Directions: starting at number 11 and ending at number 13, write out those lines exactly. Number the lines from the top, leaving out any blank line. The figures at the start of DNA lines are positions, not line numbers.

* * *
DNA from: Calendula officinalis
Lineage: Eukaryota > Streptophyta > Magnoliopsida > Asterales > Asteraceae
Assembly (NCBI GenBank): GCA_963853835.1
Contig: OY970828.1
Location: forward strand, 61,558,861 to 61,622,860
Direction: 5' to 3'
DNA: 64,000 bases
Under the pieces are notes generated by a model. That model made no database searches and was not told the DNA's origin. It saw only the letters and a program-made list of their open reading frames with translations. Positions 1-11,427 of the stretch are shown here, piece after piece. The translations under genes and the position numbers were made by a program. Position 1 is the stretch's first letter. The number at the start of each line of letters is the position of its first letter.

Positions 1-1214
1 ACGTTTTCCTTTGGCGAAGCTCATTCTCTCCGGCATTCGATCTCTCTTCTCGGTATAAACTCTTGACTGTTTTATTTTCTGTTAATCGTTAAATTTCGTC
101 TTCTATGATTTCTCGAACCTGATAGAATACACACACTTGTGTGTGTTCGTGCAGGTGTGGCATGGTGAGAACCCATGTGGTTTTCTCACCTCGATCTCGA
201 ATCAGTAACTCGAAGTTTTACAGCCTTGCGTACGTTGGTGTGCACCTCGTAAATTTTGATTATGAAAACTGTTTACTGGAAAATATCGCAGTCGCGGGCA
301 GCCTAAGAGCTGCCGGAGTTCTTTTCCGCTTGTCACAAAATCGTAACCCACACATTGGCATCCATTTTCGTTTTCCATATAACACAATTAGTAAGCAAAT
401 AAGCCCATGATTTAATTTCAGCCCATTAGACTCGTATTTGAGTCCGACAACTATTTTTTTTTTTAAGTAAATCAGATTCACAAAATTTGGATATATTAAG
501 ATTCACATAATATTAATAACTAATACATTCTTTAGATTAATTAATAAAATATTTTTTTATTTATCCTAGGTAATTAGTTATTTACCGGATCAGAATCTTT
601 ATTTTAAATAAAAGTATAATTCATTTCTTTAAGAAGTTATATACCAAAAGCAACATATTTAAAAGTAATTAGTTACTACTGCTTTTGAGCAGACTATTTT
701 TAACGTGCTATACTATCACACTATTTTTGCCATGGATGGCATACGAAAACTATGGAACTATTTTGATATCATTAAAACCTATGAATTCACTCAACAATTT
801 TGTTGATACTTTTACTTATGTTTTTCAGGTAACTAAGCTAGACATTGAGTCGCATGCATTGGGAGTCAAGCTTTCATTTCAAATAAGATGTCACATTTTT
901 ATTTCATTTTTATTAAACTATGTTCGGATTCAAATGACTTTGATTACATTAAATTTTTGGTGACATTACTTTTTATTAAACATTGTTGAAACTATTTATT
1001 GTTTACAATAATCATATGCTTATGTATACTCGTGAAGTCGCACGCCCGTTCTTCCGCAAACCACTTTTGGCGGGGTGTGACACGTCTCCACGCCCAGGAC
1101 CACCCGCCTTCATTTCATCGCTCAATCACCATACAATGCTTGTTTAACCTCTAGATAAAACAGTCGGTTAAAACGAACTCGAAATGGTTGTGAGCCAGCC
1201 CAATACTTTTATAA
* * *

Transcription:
101 TTCTATGATTTCTCGAACCTGATAGAATACACACACTTGTGTGTGTTCGTGCAGGTGTGGCATGGTGAGAACCCATGTGGTTTTCTCACCTCGATCTCGA
201 ATCAGTAACTCGAAGTTTTACAGCCTTGCGTACGTTGGTGTGCACCTCGTAAATTTTGATTATGAAAACTGTTTACTGGAAAATATCGCAGTCGCGGGCA
301 GCCTAAGAGCTGCCGGAGTTCTTTTCCGCTTGTCACAAAATCGTAACCCACACATTGGCATCCATTTTCGTTTTCCATATAACACAATTAGTAAGCAAAT